The Hendrick Jeep GMV is a tactically-prepared COTS vehicle, leveraging large-scale automotive production exceeding 200,000 units annually, and competitive multi-source supply chains to significantly reduce acquisition and sustainment costs. Powered by an efficient 2.8L engine driving a two-speed 4WD transfer case, the Jeep GMV can be fueled by JP-8 and all global diesels, complying with the Army's 2012 Single Fuel regulation. Jeep GMV is certified for helicopter internal air transport (HIAT) in CH-47 and all fixed wing transports, through the use of a patented process for modifying commercial vehicles to meet military tie-down requirements. Weighing in at 4500 lbs curb weight to enable UH-60 sling load in hot and high conditions, Jeep GMV is mobility validated by government testing for 7700 lbs gross weight. Through S&T deployments OCONUS, these vehicles successfully supported ARSOF combat operations in the most austere locations.
The Army reports that rollovers are the most common vehicle accident resulting in fatalities, and rollover survivability is a key GMV requirement. Government research shows that electronic stability control (ESC) prevents nearly one-third of all fatal crashes and is 88% effective in preventing light truck rollovers. TARDEC engineers advise that with stability control, “The vehicle will be safer and easier to control. It will help the Soldier operate with more confidence and situational awareness”. ESC is low cost and lightweight, and is now mandated in every U.S. motor vehicle. ESC systems have been employed on the JLTV program since 2007, in HMMWV modernization concepts, and onboard Hendrick Commando Jeep during OCONUS deployment. Hendrick Jeep is the only GMV contender providing this active safety technology.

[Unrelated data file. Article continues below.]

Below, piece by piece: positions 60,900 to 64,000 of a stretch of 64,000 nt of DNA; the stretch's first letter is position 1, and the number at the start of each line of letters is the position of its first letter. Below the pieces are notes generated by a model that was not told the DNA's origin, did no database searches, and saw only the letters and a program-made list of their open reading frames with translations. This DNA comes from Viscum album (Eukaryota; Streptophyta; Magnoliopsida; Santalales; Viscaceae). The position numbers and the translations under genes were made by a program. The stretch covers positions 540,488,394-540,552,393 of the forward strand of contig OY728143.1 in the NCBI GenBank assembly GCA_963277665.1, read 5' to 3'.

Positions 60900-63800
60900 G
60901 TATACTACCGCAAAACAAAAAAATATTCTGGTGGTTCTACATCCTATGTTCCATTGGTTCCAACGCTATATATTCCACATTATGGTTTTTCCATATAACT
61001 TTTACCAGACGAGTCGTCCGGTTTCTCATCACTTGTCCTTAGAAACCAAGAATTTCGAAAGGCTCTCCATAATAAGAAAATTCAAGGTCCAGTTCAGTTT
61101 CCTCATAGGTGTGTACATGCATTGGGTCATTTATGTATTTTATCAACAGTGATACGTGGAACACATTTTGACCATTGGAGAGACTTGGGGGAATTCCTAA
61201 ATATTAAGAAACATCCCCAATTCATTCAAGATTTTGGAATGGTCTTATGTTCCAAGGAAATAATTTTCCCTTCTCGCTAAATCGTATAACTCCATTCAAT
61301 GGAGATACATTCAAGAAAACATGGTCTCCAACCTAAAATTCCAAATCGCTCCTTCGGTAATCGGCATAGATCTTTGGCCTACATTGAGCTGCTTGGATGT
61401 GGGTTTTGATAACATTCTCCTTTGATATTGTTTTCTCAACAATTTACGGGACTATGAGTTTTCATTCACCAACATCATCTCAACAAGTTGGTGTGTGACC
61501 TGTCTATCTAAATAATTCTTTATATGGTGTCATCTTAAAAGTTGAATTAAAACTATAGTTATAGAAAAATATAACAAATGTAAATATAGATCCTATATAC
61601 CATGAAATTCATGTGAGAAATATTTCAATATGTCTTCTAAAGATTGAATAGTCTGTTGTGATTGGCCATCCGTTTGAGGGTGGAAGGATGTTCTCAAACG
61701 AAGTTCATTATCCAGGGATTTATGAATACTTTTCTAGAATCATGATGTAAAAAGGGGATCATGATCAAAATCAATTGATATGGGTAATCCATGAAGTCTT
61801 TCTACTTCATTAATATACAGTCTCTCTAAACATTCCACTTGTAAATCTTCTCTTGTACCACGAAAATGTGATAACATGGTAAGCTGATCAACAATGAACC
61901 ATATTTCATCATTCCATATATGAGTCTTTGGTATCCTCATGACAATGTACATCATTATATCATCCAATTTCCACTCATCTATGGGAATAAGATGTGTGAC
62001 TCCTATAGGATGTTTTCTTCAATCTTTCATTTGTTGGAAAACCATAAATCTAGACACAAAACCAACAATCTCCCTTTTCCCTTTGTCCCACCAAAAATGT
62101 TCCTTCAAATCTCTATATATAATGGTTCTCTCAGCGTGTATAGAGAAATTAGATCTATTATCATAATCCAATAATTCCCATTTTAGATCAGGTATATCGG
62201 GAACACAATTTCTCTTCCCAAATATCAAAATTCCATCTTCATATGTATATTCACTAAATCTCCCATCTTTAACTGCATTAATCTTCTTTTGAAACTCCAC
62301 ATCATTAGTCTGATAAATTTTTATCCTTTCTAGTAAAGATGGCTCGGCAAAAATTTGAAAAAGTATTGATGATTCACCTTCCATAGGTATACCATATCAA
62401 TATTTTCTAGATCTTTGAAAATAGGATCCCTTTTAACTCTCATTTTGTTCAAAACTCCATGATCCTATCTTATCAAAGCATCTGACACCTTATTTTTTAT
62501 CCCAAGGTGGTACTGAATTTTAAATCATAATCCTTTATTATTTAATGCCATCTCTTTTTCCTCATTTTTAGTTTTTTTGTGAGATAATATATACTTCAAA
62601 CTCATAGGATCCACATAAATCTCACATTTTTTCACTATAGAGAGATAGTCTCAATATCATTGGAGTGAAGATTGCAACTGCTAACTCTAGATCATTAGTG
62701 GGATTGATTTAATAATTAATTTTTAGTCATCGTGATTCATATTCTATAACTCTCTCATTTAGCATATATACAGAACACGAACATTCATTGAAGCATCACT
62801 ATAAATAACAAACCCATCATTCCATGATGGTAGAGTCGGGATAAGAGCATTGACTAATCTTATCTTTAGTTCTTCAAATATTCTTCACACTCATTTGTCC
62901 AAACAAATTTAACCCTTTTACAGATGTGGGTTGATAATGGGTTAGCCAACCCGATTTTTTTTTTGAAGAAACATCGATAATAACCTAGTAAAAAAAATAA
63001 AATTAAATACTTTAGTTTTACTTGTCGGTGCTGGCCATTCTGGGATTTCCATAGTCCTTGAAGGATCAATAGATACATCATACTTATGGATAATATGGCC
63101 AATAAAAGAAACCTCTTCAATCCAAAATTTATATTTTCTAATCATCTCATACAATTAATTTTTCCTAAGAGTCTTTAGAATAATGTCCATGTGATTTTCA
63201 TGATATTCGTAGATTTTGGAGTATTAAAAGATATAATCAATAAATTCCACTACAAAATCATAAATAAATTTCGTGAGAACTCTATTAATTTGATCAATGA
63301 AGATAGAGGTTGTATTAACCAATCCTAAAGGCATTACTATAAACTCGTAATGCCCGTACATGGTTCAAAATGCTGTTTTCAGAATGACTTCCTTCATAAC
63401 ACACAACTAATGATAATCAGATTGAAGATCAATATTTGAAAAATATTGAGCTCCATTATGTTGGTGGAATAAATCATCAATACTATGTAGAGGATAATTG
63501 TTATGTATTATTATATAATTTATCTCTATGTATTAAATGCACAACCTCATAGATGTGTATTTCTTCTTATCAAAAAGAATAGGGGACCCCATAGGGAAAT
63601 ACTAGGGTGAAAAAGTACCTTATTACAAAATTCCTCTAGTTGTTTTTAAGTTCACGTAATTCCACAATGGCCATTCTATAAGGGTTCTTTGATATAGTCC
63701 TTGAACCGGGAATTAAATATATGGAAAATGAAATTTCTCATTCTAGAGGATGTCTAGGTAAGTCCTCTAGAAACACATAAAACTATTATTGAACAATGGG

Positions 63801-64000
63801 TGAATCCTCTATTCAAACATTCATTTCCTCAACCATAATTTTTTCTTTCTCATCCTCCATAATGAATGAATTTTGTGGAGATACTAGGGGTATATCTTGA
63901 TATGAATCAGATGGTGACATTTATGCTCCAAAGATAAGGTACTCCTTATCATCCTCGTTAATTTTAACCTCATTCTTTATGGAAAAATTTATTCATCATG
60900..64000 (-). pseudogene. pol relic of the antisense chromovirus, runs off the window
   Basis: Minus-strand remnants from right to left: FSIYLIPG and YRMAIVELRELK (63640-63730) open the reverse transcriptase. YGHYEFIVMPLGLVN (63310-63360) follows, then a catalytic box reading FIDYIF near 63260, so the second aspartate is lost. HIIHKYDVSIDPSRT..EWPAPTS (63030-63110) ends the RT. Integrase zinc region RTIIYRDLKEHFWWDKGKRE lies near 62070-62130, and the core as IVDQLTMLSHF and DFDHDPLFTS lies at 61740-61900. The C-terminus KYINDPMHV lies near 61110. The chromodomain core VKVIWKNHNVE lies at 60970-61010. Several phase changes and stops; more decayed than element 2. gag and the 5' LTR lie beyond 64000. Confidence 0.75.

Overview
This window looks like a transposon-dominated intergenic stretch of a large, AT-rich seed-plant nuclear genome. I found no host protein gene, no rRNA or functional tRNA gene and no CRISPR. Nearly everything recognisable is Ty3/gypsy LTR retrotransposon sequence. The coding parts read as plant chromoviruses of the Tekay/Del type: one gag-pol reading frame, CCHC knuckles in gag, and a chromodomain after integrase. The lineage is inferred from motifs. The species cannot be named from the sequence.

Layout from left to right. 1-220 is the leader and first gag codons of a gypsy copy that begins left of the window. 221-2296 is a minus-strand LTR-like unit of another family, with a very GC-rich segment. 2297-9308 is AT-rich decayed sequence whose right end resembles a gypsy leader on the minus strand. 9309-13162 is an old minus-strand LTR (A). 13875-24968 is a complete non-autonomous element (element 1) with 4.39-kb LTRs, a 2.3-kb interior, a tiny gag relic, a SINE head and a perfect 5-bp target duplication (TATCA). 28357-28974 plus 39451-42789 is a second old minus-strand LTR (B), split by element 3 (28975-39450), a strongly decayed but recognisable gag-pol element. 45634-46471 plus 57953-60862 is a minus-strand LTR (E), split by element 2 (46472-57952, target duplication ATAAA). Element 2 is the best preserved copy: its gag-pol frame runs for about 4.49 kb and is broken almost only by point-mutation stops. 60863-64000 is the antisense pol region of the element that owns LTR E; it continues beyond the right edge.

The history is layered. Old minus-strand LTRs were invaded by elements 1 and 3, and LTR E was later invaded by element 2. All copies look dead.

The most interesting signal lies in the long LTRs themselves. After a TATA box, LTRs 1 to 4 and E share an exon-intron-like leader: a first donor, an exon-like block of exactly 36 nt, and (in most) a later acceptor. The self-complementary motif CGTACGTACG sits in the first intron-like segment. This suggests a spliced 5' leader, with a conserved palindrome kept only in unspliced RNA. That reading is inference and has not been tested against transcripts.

Further reducing operations burden, Jeep GMV utilizes Jeep's on-board diagnostic (OBD) system, in conjunction with a globally maintained service information network. In commercial markets, automotive manufacturers are responsible for vehicle repairs after the sale, thus they continually invest their own funds in proactive quality improvement and in making diagnosis and repairs faster, easier, and less costly. In just the last five years, more than one million Jeep Wranglers have been sold onto every continent in the world. With that fleet alone logging an estimated 10 billion miles annually, in every operating environment, the service network continually compiles use, trouble, and repair data to inform future engineering and to issue the latest repair procedures from the manufacturer directly to parts and service technicians. These systems will enhance uptime for the GMV fleet, and when compared to vehicles purpose-built solely for government use, they will greatly reduce repair costs and minimize government-maintained parts stocks.
"Hendrick Dynamics works at the intersection of commercial automotive and special application vehicles," said general manager Marshall Carlson, "and when the Army issued their GMV RFI 'to screen potential commercial-off-the-shelf (COTS) solutions' it showed their new direction. There are such marked advantages for the government in using real commercial vehicles here, as opposed to one-off, lower-volume builds where the government is the only customer. The nation has an incredibly robust automotive industrial base, and if the U.S. can tap into this existing asset, then we can save resources to invest in the more advanced capabilities we need to maintain dominance."